With a historic Napa Valley ranch for a backdrop, officials of UC Davis revealed one of the larger gifts in the institution's history this afternoon. They announced that $12.5 million has been earmarked for the rising Robert Mondavi Institute for Wine and Food Science from the estate of Napa Valley native Louise Rossi.
The money, from the sale of the Rossi family's 52-acre Rutherford ranch to Frog's Leap Winery earlier this year, will be used to underwrite research focused on improving sustainable farming practices and on enhancing the flavor of grapes and wine, said university authorities.
Early expenditures are to be for equipment in the new institute, the first phase of which is to be finished next June.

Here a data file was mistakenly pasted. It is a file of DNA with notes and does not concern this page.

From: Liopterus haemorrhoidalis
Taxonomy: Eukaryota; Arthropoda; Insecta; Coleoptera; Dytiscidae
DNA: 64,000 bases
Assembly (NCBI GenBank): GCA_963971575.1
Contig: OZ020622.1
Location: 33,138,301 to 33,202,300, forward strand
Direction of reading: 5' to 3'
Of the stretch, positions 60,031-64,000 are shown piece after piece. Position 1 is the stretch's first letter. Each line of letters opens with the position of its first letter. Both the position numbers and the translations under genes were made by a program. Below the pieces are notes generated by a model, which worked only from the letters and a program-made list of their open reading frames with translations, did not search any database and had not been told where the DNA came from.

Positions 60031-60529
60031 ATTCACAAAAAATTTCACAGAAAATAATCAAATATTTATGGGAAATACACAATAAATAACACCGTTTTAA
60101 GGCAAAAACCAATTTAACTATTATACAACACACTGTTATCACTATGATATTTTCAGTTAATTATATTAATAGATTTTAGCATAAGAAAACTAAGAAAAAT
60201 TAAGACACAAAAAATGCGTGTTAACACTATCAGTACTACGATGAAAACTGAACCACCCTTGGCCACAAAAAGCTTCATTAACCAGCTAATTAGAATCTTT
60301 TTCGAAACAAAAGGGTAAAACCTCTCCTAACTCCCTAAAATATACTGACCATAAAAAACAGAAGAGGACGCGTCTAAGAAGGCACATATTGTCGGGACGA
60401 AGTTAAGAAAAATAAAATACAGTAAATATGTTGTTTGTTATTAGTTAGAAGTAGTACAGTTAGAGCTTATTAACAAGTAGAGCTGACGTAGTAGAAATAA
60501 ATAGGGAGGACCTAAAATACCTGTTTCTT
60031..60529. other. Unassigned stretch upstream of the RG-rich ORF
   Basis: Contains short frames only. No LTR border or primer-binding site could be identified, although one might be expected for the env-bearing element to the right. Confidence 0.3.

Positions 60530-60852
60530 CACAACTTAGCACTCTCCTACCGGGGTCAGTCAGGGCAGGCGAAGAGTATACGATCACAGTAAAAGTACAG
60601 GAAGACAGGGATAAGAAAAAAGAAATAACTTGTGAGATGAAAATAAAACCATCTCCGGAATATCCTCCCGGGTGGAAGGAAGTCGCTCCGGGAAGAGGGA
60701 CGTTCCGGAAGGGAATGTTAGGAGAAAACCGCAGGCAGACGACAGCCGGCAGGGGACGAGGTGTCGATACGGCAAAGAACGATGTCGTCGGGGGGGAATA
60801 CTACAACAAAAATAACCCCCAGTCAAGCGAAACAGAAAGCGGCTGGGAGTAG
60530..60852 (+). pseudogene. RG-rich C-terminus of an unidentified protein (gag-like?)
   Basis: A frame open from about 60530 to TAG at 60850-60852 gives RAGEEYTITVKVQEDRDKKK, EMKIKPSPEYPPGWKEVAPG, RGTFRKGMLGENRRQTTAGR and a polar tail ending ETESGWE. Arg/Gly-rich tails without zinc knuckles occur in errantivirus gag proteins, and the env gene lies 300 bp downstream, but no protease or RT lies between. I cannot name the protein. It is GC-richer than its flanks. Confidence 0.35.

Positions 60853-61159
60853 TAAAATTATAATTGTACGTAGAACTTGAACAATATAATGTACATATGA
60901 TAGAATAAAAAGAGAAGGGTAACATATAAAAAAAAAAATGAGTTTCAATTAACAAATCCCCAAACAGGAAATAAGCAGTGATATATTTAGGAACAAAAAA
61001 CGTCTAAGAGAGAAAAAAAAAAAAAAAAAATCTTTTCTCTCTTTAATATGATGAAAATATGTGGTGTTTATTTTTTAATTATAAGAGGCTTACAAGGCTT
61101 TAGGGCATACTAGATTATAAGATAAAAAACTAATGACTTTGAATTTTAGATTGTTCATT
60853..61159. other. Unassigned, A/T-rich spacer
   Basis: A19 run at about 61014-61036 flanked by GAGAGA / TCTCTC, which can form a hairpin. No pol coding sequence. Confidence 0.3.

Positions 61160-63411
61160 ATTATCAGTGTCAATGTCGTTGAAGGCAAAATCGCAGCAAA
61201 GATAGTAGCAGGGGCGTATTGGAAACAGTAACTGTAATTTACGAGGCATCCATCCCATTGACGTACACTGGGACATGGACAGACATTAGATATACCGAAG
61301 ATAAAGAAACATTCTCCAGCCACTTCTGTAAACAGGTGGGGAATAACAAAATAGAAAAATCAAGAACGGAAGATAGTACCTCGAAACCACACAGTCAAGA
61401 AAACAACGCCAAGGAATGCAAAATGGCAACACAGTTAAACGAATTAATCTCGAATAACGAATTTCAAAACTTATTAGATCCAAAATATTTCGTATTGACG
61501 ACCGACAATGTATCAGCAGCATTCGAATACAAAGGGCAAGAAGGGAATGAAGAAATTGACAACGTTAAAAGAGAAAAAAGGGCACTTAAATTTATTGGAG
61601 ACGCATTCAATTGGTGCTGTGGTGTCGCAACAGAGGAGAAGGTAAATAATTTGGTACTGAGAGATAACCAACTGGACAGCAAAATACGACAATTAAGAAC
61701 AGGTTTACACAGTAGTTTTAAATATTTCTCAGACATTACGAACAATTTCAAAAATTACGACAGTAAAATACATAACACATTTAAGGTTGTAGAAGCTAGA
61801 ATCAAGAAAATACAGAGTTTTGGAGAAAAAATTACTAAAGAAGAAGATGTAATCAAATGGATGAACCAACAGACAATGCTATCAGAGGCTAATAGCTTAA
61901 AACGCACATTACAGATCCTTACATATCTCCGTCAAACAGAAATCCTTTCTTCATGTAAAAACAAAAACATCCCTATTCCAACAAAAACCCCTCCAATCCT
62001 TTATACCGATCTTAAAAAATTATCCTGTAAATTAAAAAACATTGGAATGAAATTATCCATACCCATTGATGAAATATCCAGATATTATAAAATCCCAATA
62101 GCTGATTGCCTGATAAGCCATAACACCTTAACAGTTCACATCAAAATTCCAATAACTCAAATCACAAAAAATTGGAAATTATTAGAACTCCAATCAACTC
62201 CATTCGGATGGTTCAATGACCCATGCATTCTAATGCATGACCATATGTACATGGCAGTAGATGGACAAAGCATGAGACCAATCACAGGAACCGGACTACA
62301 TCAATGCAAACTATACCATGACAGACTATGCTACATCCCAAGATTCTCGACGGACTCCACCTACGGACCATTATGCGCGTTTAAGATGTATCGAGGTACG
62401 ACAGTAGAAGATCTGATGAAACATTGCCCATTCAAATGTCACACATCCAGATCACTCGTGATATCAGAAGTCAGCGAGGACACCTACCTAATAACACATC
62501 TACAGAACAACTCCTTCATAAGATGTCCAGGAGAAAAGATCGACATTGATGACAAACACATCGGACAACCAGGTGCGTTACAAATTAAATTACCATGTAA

Louise Rossi died in February at 99. She and her brother Ray, who in 1930 earned a two-year degree certificate in agriculture on the Davis campus when it was called the Northern Branch of the College of Agriculture, had been longtime supporters of UC Davis. In 1979 they'd established the Rossi Prize to help viticulture and enology students from Napa Valley. Ray Rossi died in 1997 at 91.
To honor the gift, university officials said they will name the terrace to overlook the institute's central courtyard after Ray and Louise Rossi.
Their parents, Ferdinando (Fred) Rossi and Rachel Sculatti, immigrated to the United States in the late 1800s from Switzerland and Italy, respectively. Ferdinando's brother, Antone Rossi, had bought property on the east side of Napa Valley and begun to grow grapes and run a wine cellar in 1879. Eventually, the winery closed and the family concentrated on growing grapes and selling the fruit to Napa Valley wineries.
"Wines have been made from this piece of earth for more than 100 years, and my family and I were very pleased that Louise saw fit to allow Frog's Leap to acquire it," said the winery's owner, John Williams, in a prepared statement.